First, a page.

State lawmakers are being asked to increase the amount of power that customers can sell to their electric utility from their own solar or wind generators
It’s called net metering, and it’s a boon for alternative energy installers, or a threat to local power companies, depending on whom you ask.
In Montana, electric customers with their own solar panels or wind turbines can sell up to fifty kilowatts back to their power company. Brad van Wert runs an alternative-energy business in Gallatin, and supports raising that cap.
“Many companies and institutions are making solar a part of their corporate structure and many of those companies are operating right here in Montana. However they’re not pursuing these solar projects because of the 50-kilowatt cap.”
But the state’s largest power utility, NorthWestern Energy, is fighting the proposal. NorthWestern Spokesman, John Fitzpatrick, told a House committee this week that net metering is to the electric business what Obamacare is to health care:
“It’s a massive governmental intrusion into a private marketplace. It uses the coercive power of a government to require a utility funded by its customers to buy an inferior energy supply product at an exorbitant price.”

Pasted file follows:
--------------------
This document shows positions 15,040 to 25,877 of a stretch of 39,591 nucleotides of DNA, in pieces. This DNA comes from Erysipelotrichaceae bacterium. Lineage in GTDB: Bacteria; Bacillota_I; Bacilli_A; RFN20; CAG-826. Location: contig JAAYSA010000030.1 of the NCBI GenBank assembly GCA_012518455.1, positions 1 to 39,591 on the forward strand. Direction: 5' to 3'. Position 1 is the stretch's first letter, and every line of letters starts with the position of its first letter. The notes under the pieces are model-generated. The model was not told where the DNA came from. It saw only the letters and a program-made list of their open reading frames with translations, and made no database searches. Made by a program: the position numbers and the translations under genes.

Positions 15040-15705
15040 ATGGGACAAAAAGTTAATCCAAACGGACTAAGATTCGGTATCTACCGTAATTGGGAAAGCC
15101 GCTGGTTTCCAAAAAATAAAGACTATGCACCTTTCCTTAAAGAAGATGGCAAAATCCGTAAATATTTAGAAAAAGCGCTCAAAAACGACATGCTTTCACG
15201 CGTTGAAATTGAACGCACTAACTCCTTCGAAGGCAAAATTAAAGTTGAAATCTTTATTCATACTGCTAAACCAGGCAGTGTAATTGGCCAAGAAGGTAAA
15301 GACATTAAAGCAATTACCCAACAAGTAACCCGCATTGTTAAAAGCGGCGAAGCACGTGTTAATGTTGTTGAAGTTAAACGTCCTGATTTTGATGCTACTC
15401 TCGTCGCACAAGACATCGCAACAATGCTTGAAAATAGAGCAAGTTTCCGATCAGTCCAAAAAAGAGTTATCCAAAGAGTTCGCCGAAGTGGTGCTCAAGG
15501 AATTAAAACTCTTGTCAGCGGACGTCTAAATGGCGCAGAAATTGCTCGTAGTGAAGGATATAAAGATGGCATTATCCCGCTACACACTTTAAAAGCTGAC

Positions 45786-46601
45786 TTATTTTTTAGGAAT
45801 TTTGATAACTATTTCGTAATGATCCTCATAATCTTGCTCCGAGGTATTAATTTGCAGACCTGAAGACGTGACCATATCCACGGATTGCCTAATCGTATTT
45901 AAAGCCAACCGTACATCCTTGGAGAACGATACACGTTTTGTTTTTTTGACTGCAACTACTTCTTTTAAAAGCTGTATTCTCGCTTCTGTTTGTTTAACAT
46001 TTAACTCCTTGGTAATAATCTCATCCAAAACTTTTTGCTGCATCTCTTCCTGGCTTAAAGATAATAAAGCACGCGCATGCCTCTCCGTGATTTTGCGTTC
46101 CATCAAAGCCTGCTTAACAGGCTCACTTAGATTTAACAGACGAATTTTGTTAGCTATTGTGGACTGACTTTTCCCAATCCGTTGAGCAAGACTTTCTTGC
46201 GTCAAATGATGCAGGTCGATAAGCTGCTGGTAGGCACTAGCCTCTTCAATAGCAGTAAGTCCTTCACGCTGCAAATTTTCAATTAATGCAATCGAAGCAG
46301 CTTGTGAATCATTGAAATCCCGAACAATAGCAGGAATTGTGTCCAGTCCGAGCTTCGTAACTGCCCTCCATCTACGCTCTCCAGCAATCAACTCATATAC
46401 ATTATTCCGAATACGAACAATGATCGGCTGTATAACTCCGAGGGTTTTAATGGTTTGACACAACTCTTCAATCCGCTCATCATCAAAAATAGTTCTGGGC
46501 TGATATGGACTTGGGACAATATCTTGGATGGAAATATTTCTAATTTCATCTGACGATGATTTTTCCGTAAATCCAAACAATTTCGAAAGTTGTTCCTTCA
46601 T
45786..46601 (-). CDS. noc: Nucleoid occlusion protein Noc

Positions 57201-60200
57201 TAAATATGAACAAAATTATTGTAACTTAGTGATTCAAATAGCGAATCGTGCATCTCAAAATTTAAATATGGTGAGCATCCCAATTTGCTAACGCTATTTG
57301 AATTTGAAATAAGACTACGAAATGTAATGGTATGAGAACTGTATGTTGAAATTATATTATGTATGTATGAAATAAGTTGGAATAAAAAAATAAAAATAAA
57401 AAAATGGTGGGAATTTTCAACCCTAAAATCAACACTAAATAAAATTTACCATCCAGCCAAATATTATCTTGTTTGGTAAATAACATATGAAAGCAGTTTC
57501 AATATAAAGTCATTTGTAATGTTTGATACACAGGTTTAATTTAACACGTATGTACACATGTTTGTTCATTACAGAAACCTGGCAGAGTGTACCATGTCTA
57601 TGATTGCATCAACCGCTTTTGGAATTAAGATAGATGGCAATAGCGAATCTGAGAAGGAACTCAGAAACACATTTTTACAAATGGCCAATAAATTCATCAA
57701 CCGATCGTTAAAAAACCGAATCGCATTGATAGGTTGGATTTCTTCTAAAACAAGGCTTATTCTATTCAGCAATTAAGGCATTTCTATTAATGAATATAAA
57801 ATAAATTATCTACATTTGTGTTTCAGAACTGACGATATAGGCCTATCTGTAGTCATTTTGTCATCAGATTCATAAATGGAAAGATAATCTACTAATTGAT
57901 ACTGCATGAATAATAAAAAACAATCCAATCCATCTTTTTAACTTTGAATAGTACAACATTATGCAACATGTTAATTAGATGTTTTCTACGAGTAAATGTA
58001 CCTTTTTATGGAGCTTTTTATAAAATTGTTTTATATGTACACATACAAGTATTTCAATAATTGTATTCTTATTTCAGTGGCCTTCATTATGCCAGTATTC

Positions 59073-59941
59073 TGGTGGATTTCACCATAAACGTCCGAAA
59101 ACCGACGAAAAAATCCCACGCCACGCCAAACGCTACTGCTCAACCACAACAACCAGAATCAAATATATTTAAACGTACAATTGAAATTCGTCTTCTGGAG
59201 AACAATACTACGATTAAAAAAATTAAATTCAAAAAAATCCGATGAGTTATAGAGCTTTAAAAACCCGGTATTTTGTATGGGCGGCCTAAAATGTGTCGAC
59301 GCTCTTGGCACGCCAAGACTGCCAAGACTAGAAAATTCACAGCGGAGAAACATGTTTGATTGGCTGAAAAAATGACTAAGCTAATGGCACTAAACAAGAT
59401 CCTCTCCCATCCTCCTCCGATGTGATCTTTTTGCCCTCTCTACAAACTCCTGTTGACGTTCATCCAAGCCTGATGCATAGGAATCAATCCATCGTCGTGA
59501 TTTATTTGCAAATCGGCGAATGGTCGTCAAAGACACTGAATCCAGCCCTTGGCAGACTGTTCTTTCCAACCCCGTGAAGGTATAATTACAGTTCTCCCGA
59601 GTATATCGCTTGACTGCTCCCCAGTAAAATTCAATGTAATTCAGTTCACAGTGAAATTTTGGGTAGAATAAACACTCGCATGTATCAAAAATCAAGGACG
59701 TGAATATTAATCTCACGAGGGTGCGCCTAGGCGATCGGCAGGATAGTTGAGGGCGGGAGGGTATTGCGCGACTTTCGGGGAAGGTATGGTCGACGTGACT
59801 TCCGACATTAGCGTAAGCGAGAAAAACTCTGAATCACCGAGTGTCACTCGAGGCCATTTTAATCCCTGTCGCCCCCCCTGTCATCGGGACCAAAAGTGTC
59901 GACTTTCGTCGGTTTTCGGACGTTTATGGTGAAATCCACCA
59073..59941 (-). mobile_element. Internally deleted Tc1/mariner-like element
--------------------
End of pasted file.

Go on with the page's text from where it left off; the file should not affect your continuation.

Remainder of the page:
According to the National Conference of State Legislatures, Montana’s net metering limit of 50 kilowatts is one of the lowest in the country. About half of all states allow customers to sell a megawatt of power to their local grid, the same limit being proposed for Montana, and three states have no limit at all.
Meanwhile, a Missoula state senator wants the sellers of “e-cigarettes” and other nicotine-vapor products grouped in the same camp as tobacco merchants. A bill sponsored by Missoula Democrat Diane Sands is drawing opposition from the owners of “vaping” stores, including Lucas Anderson, who says the bill’s based on a misconception.
“This is not a gateway for tobacco use, I would also argue that this is not a product that promotes the use of more nicotine.”
Sands says her bill, which adds “electronic smoking devices” to the list of tobacco products regulated by the state, is targeted solely at keeping them out of the hands of children.
The Senate Business Committee heard testimony, but did not decide whether to recommend the bill to the full Senate.